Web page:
The Rum Diary
2011, R, 120 min. Directed by Bruce Robinson. Starring Johnny Depp, Michael Rispoli, Amber Heard, Giovanni Ribisi, Richard Jenkins, Aaron Eckhart, Bill Smitrovich.
REVIEWED By Marc Savlov, Fri., Oct. 28, 2011
Adapted from the lost then found first novel by Hunter S. Thompson, this film version is more aptly described as a sloe gin fizz; it's content with its own moderate buzz and works well enough as a prologue to All Things Thompson. What it is not, however, is a groundbreaking film that sheds much more than a dim, languid light on who Thompson was prior to his groundbreaking journalistic work for Rolling Stone and other magazines.
Set in San Juan, Puerto Rico, in 1960, Depp plays a semifictional version of the writer for the second time (the first, of course, was Terry Gilliam's psychotically inspired Fear and Loathing in Las Vegas). Actually, Depp plays Thompson's alter ego, Paul Kemp, a budding journo-cum-novelist who's living in suspended, rum-infused doldrums while working for the English-language newspaper, The San Juan Star. The new kid on the beat, he's joined in the sugary haze by somewhat more seasoned (i.e., cynical) newshound vets the photographer Sala (Rispoli) and Giovanni Ribisi's stewed prune of a writer, Moburg, a man so far gone down Thompson's own fearful and loathed spiritual trail that he appears to be less human than haunting.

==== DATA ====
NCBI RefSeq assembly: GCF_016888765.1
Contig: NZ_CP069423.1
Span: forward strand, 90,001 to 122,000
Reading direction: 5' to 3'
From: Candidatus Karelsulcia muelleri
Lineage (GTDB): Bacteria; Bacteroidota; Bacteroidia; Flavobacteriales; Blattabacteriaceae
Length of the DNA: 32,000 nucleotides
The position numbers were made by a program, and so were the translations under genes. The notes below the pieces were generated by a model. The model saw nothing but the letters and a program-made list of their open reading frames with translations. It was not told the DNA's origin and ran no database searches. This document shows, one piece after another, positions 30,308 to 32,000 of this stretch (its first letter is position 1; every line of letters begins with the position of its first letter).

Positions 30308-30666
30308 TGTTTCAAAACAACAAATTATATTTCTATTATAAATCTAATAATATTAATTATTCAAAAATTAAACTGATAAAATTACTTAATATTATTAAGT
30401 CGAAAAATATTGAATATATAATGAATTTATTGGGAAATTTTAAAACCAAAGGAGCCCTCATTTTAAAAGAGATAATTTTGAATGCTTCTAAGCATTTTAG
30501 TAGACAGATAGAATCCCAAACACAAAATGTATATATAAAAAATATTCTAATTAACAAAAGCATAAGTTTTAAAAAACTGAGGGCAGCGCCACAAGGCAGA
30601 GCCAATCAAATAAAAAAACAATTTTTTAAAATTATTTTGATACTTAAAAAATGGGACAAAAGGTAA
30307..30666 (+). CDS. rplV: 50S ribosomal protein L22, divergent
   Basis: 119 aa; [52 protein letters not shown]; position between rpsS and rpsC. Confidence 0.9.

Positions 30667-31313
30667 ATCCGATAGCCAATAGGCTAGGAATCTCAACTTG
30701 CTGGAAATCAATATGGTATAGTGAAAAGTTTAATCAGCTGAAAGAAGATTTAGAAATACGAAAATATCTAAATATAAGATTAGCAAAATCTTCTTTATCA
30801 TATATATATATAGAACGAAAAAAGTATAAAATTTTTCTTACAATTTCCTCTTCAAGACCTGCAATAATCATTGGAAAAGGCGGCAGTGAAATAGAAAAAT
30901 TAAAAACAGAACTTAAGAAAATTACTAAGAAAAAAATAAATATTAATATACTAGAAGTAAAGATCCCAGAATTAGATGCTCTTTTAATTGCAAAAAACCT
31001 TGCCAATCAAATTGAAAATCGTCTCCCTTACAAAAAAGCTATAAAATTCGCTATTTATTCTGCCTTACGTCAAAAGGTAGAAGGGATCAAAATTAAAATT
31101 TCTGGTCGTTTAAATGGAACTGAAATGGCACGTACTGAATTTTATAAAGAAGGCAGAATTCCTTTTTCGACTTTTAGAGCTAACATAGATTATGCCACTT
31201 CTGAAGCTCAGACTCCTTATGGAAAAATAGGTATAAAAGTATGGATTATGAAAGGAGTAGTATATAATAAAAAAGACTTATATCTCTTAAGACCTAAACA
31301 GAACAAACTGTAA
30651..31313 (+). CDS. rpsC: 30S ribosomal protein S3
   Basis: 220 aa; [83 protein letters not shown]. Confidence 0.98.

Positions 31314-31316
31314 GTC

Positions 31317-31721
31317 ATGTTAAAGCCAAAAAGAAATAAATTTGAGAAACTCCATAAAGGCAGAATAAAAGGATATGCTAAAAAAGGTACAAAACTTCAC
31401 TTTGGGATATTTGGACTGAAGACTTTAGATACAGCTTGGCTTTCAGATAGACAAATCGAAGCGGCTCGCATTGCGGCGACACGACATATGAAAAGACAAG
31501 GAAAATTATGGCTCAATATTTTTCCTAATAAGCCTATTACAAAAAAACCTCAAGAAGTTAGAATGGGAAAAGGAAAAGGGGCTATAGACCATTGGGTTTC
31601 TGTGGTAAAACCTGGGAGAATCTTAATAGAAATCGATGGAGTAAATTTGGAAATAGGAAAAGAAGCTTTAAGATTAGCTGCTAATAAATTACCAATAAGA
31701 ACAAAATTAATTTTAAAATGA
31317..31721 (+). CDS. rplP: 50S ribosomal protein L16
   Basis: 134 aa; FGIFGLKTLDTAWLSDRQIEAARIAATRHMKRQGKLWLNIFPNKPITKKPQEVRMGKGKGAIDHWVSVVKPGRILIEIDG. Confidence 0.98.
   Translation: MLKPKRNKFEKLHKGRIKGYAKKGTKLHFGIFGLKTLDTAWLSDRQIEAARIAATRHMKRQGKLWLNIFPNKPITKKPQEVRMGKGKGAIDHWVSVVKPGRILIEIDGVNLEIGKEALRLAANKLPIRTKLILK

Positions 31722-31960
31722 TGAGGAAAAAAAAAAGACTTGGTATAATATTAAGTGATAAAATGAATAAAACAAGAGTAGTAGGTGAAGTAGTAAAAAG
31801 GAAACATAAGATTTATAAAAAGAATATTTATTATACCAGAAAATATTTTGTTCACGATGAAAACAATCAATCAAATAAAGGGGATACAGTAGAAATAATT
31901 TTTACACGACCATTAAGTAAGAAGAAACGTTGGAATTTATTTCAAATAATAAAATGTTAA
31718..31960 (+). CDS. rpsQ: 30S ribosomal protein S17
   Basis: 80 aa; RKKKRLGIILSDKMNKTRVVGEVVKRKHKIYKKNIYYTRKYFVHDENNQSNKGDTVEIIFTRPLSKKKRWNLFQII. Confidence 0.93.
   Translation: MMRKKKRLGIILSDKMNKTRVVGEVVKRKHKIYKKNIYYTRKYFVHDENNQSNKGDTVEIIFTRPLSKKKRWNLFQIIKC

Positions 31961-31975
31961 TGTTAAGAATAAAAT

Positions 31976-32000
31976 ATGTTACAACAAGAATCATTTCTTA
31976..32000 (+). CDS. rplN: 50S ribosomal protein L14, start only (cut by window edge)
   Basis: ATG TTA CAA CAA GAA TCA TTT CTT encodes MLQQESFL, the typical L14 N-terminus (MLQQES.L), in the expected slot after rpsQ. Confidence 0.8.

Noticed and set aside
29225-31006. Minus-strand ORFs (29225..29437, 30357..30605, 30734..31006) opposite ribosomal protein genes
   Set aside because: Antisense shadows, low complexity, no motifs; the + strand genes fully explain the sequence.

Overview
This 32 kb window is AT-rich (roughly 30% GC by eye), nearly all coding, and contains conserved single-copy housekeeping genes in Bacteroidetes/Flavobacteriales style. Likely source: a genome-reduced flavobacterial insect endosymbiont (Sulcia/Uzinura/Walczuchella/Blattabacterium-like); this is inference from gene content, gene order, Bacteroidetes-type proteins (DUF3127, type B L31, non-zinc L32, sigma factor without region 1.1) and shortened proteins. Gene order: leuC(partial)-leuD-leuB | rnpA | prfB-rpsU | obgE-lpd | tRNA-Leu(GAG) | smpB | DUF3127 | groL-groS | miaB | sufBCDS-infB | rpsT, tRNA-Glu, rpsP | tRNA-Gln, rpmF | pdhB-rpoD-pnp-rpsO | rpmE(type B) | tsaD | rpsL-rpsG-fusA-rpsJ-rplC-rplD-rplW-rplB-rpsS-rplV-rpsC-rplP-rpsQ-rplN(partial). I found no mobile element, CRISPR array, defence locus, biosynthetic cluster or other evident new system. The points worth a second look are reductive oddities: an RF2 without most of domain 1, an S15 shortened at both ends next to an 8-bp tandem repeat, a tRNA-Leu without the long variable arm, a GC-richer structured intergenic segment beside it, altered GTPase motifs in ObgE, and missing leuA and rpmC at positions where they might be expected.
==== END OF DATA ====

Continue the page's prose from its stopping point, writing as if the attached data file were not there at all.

Kemp, socializing with the best and worst of them eventually catches the eye, and vice versa, of Chenault (Heard), the sigh-worthy if spoiled rotten wife of yanqui developer Sanderson, who envisions San Juan as one gigantic capitalist playground. Sanderson and his cronies are a vivid lot: precursors to the raving serpents and Nixon-era cultural monstrosities, the older, far wiser Thompson. Here, however, Depp plays Kemp as a youngster more or less uninitiated in the ways of the predatory American scumbag.
What The Rum Diary lacks in narrative astonishment it almost makes up for in boozy charm. Depp, Ribisi, and Rispoli are a sight to behold. They're like something out of Beckett, having a tumbler of Puerto Rico's finest while waiting for good dough, or at the very least, a good story that actually stirs them to outrage and a seat at their typewriters. It happens, for Kemp at least, but it takes its own sweet time in coming. Director Robinson was handpicked by Depp for the job, and this film bears some slight vibratory similarities to the his cult classic Withnail & I. In the end, The Rum Diary feels like a work of writerly juvenilia, half-baked but not unpleasant. Like the tropical breezes that fairly waft off of the screen, it reeks of promise yet to be fulfilled. And booze. Lots and lots of booze.